If the room is big, the reflections are sufficiently time delayed so that we hear the echo of the room. This echo is often not one simple echo but many echoes arriving in a confused manner, randomly scattered over time. If the room is small, the reflections are not time-delayed sufficiently for us to hear the room as a separate echo. We do hear small room reflections quite loudly, we just do not recognize the reflections as a separate sound. It is only because we do not consciously recognize the reflections in the small room as a distinct acoustic signal that we tend to forget that they compose the majority of the sound we hear. The speaker is the last component in the audio chain and the room acoustic is the last interconnect. Distortions in any of the interconnects, including the last one will degrade the quality of the audio signal.
The Acoustic Interconnect
Long time delay reflections, echoes are very bad for good listening. But what about the short time delay reflections, those that belong to the listening room? In some ways they are actually good for listening but in other ways they become a hindrance. Because of sound fusion, the early reflections add to the direct sound and make it seem louder than it actually is. For conversational speaking this is a benefit. However, in audio we don’t actually need the help of room reflections to make loud sound, we have the amplifier and speakers to deliver sound power.
Most people do not own listening rooms large enough to have an echo. We also do not own rooms that are completely without reflections. Hifi listening rooms have many reflections, most of which fall within the 1/20 second sound fusion period of time. So we always hear the room right along with the speaker. This is why the audio experts always say that the room is part of the audio chain. The Room Acoustic interconnect is not only the last link in the audio chain. With the high quality of today’s audio electronic components and interconnects, the Room Acoustic has certainly become the weakest link, and because of sound fusion in small sized listening rooms, the Room Acoustic is the most forgotten link in the audio chain.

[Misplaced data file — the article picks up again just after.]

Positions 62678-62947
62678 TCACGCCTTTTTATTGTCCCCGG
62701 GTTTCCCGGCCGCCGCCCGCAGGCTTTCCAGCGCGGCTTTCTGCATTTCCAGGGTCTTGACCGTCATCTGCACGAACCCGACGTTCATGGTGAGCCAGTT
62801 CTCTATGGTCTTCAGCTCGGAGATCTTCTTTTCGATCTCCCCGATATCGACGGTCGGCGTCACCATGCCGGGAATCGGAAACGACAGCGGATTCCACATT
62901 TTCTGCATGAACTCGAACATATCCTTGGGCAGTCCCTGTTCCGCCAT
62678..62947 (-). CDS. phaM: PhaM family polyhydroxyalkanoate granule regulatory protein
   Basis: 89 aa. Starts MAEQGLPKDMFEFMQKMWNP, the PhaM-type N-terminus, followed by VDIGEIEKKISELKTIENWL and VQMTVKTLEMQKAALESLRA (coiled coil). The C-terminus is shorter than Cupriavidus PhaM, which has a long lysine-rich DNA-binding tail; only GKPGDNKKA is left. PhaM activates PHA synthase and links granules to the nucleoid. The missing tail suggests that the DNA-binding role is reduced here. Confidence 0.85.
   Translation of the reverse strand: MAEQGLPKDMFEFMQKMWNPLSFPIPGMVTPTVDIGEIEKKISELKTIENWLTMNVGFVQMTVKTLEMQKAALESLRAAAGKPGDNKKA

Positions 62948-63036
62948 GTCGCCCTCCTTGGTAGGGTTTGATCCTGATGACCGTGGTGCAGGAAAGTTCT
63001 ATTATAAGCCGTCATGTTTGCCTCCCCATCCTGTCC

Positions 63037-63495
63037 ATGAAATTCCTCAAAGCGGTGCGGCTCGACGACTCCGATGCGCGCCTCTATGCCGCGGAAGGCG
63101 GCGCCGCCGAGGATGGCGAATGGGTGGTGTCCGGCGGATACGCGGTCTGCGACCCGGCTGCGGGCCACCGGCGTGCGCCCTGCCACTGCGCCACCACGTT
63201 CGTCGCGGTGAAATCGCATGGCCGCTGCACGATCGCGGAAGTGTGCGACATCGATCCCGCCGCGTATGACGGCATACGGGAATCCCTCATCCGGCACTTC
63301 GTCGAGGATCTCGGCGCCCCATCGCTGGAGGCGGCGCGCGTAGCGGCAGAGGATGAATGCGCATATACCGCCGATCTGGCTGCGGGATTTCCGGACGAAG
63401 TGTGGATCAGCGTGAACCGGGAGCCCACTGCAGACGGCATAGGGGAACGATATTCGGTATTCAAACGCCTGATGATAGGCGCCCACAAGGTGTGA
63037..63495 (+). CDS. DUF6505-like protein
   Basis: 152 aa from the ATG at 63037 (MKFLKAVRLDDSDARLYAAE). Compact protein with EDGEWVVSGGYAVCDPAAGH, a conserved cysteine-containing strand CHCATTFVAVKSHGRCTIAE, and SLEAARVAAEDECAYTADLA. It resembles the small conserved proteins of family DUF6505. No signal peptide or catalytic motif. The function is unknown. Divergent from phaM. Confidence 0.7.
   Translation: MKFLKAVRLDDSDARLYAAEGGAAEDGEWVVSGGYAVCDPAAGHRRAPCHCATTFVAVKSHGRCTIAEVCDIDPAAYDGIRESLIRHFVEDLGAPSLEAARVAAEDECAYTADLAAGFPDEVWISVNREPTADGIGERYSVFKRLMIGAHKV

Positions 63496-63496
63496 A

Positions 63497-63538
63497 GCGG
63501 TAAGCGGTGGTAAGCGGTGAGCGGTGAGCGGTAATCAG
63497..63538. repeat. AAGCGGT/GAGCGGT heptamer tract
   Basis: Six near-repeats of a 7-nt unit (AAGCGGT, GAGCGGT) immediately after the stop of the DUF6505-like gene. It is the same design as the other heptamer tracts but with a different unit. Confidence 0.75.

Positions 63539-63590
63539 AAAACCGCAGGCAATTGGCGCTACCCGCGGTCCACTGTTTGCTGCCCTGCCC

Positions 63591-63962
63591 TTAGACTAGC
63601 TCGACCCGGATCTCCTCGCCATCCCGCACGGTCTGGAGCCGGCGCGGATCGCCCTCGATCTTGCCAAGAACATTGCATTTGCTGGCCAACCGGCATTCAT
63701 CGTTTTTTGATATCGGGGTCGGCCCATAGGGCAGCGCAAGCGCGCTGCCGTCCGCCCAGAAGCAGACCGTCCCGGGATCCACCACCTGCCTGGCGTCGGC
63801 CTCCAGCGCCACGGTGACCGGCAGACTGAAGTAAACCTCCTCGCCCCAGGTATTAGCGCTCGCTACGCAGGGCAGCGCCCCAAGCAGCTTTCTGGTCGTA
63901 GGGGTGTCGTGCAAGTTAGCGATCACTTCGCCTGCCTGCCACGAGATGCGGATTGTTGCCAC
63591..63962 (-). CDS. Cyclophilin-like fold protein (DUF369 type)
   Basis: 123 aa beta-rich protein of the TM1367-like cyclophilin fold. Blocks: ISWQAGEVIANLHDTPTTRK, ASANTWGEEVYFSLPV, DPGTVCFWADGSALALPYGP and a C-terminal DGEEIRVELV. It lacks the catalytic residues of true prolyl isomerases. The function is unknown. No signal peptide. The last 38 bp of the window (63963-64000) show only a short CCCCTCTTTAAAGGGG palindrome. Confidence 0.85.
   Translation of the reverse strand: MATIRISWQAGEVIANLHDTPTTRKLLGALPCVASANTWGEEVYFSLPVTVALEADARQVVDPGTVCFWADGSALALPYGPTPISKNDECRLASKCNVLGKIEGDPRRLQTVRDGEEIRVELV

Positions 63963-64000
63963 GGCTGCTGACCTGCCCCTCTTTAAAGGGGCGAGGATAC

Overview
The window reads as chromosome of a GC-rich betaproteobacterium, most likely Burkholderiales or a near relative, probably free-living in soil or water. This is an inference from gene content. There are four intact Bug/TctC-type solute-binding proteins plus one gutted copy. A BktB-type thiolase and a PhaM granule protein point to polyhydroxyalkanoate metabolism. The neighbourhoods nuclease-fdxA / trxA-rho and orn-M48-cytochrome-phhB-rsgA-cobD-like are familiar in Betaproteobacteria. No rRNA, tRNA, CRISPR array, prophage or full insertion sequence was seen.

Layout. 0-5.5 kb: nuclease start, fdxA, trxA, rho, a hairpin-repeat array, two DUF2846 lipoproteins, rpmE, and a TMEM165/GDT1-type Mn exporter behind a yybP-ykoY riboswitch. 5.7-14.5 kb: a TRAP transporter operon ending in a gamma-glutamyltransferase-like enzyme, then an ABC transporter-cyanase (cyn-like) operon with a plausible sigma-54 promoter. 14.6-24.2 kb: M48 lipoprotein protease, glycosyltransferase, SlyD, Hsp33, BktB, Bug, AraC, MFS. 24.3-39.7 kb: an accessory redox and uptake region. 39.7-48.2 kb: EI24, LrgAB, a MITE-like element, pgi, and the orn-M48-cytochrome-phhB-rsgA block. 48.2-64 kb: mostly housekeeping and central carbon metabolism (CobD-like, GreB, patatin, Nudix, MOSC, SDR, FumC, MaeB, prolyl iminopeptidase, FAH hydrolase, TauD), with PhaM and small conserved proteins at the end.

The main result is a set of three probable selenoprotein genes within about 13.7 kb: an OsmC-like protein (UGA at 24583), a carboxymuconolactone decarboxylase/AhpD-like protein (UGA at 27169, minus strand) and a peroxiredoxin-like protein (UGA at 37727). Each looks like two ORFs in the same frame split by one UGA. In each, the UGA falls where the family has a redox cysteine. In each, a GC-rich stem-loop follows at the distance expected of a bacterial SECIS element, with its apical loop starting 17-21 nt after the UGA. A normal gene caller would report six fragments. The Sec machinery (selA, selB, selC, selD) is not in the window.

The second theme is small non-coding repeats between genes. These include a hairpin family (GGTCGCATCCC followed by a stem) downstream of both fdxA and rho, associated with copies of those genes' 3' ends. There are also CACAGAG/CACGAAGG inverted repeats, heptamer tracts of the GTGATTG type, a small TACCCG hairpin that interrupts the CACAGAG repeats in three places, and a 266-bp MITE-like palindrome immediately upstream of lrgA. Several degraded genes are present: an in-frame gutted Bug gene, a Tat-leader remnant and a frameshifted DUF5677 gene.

Sometimes it is hard to remember that the room is an interconnect because we are so used to interconnects as being cables with plugs that we buy at the HiFi shop and take home in a box. The sound we hear is due to the combination of all the purchased electronic components and electronic interconnects plus the existing distortion and confusion from the last interconnect, the room acoustic. Curiously, people in audio often upgrade their electronic interconnects long before they even think of improving their acoustic interconnect.
What can we expect from our room? It is simply no more than one of the rooms that came with the house. It may even be a nice room but it was never built to be a distortion free wave guide for hi end audio signals, it was built for eating, sleeping or visiting. Hi end audio needs something more than a simple, contractor built room to be in control of the last interconnect in an otherwise quality audio chain.